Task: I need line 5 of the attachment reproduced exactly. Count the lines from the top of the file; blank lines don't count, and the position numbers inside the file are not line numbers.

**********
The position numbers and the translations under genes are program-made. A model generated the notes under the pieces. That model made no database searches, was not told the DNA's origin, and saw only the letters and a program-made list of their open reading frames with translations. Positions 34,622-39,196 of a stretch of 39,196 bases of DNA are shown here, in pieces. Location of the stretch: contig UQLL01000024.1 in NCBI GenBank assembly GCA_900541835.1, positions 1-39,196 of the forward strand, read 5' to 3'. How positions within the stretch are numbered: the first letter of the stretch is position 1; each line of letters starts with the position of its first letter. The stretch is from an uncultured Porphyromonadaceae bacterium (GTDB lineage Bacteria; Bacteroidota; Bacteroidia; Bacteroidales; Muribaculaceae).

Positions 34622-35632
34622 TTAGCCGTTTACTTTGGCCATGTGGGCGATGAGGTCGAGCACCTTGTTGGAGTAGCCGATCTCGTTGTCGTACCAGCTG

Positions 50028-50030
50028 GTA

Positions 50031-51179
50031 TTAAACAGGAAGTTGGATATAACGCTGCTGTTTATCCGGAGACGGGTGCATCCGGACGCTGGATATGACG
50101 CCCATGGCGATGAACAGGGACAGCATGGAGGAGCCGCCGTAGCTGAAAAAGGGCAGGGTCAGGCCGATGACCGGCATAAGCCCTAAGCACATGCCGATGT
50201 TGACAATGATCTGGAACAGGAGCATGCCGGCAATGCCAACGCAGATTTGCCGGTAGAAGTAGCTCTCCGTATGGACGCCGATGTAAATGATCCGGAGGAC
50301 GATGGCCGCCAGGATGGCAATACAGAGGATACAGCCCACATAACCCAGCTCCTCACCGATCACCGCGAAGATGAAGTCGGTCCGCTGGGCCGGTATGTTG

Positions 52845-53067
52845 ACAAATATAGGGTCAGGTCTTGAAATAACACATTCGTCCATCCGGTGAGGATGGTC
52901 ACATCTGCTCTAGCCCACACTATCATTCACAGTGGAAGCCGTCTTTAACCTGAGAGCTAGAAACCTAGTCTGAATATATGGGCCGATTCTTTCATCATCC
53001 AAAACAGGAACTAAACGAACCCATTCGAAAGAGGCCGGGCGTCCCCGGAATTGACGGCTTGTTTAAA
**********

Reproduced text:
50028 GTA